I was looking for a fairly calm day on Sunday. I spent most of the day poking around on the computer and reading Elements of ML Programming, and then I met up with my friend Anne for Chinese food and soup dumplings. The default, and arguably best, choice for soup dumplings in New York City is Joe’s Shanghai. We enjoyed a terrific meal of soup dumplings, shrimp, and eggplant. Joe’s always has speedy and attentive service, and the food is terrific. (When my friend Andrew was visiting town, it was one of only three restaurants we went to in a city full of excellent restaurants.) After a nice late lunch, we walked through Chinatown and picked up some ice cream at the Chinatown Ice Cream Factory. I had lemon sorbet.
We walked around a bit; the day was surprisingly hot and muggy. (I wish I had worn shorts.) At the South Street Seaport, I was able to scope out my apartment from the Manhattan side of the East River before taking the subway back to Brooklyn Heights.
Overall, I had an amazing weekend. It was the kind of weekend that reminds me why I love New York City.
It’s been a while since there have been photos posted on the blog. I’m still taking photos, but unfortunately I haven’t had the time to edit, crop, and post the photos. Until now!
Before I left for New Orleans, I decided to make aged eggnog. I used the recipe for Best Eggnog from chow.com. What’s the difference between aged eggnog and regular eggnog? Like a traditional eggnog recipe, it’s made with fresh eggs. Unlike a traditional recipe, aged eggnog is aged for at least three weeks and up to a year.
Intuitively, we may think that uncooked eggs, cream, and milk will go bad after a significant amount of time even if refrigerated. In eggnog, the eggs, cream, and milk are mixed with quite a large amount of alcohol–the final alcohol content is well over 20%. This prevents the eggs, cream, and milk from going bad. The liquids continue to blend as they age, and the alcohol denatures the other elements. However, the exact chemical reactions are unclear to me.
(As an extra safety element, I took the precaution of thoroughly sanitizing the storage jar I used to store the eggnog. Given that the final mixture is highly alcoholic, I think this was probably an unnecessary caution. But it couldn’t hurt.)
I decided to start with some of the best possible ingredients available.
I wasn’t sure exactly what liquors to use, so I reached out the Lenell Smothers of Lenell’s in Red Hook, Brooklyn. Lenell is an expert when it comes to all things alcohol. Her store is famous for its enormous selection of American Whiskey (especially Bourbon) and exotic liquors. It’s worth a trip to Red Hook; in fact, it’s worth a trip to New York City if you don’t live here.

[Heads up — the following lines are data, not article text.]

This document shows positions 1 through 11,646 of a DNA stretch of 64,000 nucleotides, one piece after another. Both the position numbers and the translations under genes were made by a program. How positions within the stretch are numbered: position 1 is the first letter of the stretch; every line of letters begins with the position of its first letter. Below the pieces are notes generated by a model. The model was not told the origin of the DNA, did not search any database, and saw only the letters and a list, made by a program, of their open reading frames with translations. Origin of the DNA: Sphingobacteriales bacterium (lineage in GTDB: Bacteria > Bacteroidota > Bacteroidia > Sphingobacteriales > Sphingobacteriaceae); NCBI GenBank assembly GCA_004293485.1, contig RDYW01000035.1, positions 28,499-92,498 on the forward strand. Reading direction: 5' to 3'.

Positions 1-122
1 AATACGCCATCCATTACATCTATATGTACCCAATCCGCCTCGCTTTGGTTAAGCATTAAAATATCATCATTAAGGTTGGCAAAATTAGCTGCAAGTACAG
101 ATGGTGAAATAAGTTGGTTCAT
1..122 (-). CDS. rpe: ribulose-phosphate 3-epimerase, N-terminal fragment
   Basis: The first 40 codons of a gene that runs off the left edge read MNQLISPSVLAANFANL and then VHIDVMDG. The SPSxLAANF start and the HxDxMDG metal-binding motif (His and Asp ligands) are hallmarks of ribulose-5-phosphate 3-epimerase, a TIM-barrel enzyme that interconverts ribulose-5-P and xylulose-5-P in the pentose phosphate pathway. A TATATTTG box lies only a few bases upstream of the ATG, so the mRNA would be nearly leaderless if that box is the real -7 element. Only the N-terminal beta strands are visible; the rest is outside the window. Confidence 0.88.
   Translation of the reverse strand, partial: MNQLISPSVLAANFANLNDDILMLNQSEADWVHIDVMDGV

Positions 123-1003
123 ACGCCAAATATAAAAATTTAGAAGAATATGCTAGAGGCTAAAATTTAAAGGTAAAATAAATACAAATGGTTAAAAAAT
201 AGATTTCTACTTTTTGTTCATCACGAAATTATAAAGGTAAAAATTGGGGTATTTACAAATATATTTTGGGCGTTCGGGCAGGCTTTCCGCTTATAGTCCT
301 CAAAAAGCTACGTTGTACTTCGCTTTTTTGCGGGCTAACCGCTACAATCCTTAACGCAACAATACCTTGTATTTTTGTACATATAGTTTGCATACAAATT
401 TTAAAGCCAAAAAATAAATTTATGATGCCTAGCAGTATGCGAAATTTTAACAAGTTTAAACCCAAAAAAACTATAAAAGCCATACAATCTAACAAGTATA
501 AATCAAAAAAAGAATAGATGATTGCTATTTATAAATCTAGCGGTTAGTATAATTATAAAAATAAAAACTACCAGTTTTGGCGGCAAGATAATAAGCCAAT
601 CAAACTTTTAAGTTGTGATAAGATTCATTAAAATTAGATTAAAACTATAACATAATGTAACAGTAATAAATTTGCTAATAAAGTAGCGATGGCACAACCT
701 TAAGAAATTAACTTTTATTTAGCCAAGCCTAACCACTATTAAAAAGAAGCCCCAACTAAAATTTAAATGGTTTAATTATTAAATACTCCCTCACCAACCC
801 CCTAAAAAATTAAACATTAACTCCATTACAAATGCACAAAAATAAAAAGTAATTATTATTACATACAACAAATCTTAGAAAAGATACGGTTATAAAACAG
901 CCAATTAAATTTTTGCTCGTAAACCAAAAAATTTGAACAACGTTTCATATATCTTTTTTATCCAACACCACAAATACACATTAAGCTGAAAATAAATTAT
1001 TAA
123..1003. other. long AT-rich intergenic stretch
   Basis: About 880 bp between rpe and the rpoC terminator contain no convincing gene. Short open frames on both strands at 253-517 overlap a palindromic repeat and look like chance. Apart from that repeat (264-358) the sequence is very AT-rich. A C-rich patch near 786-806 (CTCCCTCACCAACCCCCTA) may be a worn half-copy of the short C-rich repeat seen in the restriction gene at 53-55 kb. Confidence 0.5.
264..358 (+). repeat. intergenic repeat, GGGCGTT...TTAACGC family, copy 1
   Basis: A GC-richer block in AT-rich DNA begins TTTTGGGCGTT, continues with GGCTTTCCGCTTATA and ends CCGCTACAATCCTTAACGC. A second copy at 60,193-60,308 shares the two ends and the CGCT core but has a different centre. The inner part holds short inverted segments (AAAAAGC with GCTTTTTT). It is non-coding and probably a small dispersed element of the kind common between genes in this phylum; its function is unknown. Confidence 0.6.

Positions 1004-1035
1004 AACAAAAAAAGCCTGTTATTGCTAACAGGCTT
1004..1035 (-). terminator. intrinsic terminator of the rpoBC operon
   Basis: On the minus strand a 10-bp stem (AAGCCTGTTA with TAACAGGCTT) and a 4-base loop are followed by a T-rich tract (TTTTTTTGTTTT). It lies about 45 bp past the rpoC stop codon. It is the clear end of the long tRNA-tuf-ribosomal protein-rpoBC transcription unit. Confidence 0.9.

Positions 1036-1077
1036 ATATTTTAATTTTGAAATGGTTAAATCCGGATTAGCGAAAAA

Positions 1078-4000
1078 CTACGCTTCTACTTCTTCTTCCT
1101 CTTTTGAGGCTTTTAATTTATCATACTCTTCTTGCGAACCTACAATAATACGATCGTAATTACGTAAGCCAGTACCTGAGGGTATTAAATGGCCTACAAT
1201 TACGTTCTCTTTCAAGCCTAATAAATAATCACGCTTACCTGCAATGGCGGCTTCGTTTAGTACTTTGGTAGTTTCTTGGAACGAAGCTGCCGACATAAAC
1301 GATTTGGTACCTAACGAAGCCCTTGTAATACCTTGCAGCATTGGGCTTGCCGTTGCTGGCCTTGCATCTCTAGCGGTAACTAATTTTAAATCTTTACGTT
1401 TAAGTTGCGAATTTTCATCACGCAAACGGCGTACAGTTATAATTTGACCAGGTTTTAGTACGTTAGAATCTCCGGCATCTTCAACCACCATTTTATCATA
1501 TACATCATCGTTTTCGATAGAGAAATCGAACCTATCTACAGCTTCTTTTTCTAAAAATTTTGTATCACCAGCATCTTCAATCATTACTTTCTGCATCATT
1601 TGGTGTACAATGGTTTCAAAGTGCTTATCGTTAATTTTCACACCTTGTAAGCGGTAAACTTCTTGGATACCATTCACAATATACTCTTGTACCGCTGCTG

Lenell and I discussed the eggnog before making selections. I didn’t want to go with any liquors that were extremely expensive or with an overly strong flavor that would overwhelm the eggnog. We decided on Wild Turkey Bourbon, Old New Orleans Rum, and Prunier VS Cognac. All three have rich, complementary flavors. In the photo, you’ll also notice a photo of Jack Daniels. The eggnog requires a bit more whiskey than a single bottle of Wild Turkey, so I added a bit of Jack Daniels to complete the liter. I don’t think it will be a problem.
I picked up milk and cream from Ronnybrook at the farmers market in Union Square. Ronnybrook is a farm in Hudson Valley; they produce some of the best milk, cream, and butter I have ever tasted or used. One of the reasons why their products taste so good is that they do not use ultra-high pasteurization. Their milk is still pasteurized, but their pasteurization takes longer to process and bottle and does not have as long as a shelf life. The eggnog was made the same day I purchased the cream and milk.
The eggs are from Knoll Krest Farms in Clinton Corners, NY. Like Ronnybrook, they also set up a stand in Union Square Farmers Market. I picked up a dozen eggs from them the same day I made the eggnog.
The eggs from Knoll Krest Farms were fresh. Really fresh. Separating eggs when they are fresh is a breeze, and I went through a dozen eggs in no time. (I ended up breaking one egg yolk, which is why there are only 11 yolks in the photo.)
I had a bunch of egg whites left over, so I had a couple of egg white sandwiches for breakfast in the next few mornings.
The first step of the eggnog after separating the eggs was blending it with two cups of Domino’s granulated sugar. As you can see from the photo, the sugar significantly lightens the color of the egg yolks.
Then I added the milk, cream, and a pinch of salt to the eggnog. I had to switch to a larger bowl. You can also see the setup for what came next: the bottling funnel helped me get the eggnog mixture into the jar.
The finished eggnog perfectly filled my jar. A bunch of liquor was left over; it won’t go to waste. I wrapped the jar in foil and put it in the back of the refrigerator. (I’m not sure the foil is necessary, but again, I’m trying to follow the recipe.)
I’m keeping the eggnog in the back of my refrigerator; I check it every week or so. I’m not sure if the eggnog needs to be refrigerated at all due to the high alcohol content, but I want to stick to the recipe at least once before playing around with it.
One week after preparation there’s nothing strange growing in the eggnog and it looks pretty darn good. The mixture smells wonderful and it is staying homogenized.
I plan on serving the eggnog near the end of the year. I’m not sure if I will serve it over ice or straight up, but on request I will top it with whipped egg whites and nutmeg. Only four months to go!